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Sun light hitting the University of Wyoming Biological Sciences building reflects onto the north side of Old Main on the UW campus.

The University of Wyoming is planning to create four new jobs as part of its No More Campaign, which aims to provide more resources to prevent and respond to sexual assault on campaign.

The positions won’t be filled until the Board of Trustees signs off on the budget for the 2020 fiscal year, but President Laurie Nichols and Vice President for Student Affairs Sean Blackburn have already found money for the jobs through internal re-allocation of funding — not through an overall budget increase approved by the trustees.

“I just think it’s critically important that any university, and certainly the University of Wyoming, be very attentive to what we’re doing around sexual assault and overall campus safety,” Nichols told the trustees’ budget committee Monday. “We are addressing sexual assault in a much more comprehensive, and actually aggressive, manner.”

The funding system means the trustees will only need to sign off on the positions once UW makes its hires.

Nichols has re-allocated $75,000 for a student-athlete well-being coordinator, $30,000 for a psychology graduate assistant for trauma and sexual assault prevention laboratory, and $68,634 for a diversity specialist and investigator in the Equal Opportunity Report and Response office.

Nichols said the student senate, ASUW, also plans to request a sexual assault prevention educator for the 2021 budget.

Athletic Director Tom Burman said the student-athlete well-being coordinator position evolved from discussions conducted in the fall with female student-athletes.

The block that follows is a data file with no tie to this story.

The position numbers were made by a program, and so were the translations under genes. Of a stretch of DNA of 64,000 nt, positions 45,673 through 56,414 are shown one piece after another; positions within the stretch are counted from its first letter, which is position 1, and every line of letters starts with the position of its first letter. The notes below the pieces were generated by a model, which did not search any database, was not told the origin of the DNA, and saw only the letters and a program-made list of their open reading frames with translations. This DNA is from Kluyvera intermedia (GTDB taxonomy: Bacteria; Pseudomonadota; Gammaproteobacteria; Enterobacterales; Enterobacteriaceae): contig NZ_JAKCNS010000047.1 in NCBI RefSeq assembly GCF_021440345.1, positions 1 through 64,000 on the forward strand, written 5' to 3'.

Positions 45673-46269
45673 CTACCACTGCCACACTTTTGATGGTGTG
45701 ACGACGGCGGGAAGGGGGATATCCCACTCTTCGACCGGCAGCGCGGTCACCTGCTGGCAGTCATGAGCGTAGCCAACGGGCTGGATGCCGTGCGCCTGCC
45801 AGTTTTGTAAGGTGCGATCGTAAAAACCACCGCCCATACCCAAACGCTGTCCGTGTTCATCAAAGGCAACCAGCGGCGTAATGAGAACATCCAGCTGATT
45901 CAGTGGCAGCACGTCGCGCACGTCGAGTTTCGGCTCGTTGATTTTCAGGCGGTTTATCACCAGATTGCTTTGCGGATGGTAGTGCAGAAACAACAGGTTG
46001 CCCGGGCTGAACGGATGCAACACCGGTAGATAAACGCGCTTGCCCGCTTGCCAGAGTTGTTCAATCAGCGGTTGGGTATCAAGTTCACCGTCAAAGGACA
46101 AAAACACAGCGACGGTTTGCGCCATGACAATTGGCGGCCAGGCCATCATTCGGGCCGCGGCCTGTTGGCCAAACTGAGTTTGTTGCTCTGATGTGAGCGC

“What we learned from that is that sexual assault is prevalent on this campus at a rate that would probably shock all of us,” Burman told the trustees’ budget committee on Tuesday. “This is a position that we wanted to have for a long time.”

Burman said the well-being coordinator will be based in the High Altitude Performance Center. The new employee will travel with teams and attend practices to establish a rapport with student-athletes “so that when a student has an incident or knows of an incident, they’re going to be more comfortable going to talk to this person,” Burman said.

The position is needed because females student-athletes typically “aren’t as comfortable to go across campus to get the support they need,” Burman said.

“It’s going to provide a service, primarily to young women, that we haven’t been able to provide,” Burman said. “This person is going to be very busy, unfortunately.”

Nichols said the EEOR investigator is needed “so we can handle investigations in a more timely manner.”

Blackburn re-allocated funding within the Division of Student Affairs to pay $75,000 for a sexual assault mental health counselor and trauma specialist.

As part of the No More Campaign, the Division of Student Affairs is also planning a $30,000 allocation to establish the Green Dot Sexual Assault Violence Prevention Program.

The Green Dot program was one that was recommended by a June report created by UW’s sexual assault experts.

A 2016 analysis of sexual assault prevention by the Centers for Disease Control and Prevention found implementation of Green Dot led to “an 11 percent lower rate of sexual harassment and stalking victimization and a 19 percent lower rate of sexual harassment and stalking perpetration when compared to two non-intervention campuses.”

“Another evaluation found that Green Dot substantially decreased (sexual violence), including sexual harassment, dating violence, and stalking in high schools, including a decrease in (sexual violence) perpetration,” the CDC report says. “Evaluations of Bringing in the Bystander show increases in self-efficacy and intentions to engage in bystanding among college students and bystander behaviors that involve helping friends.”

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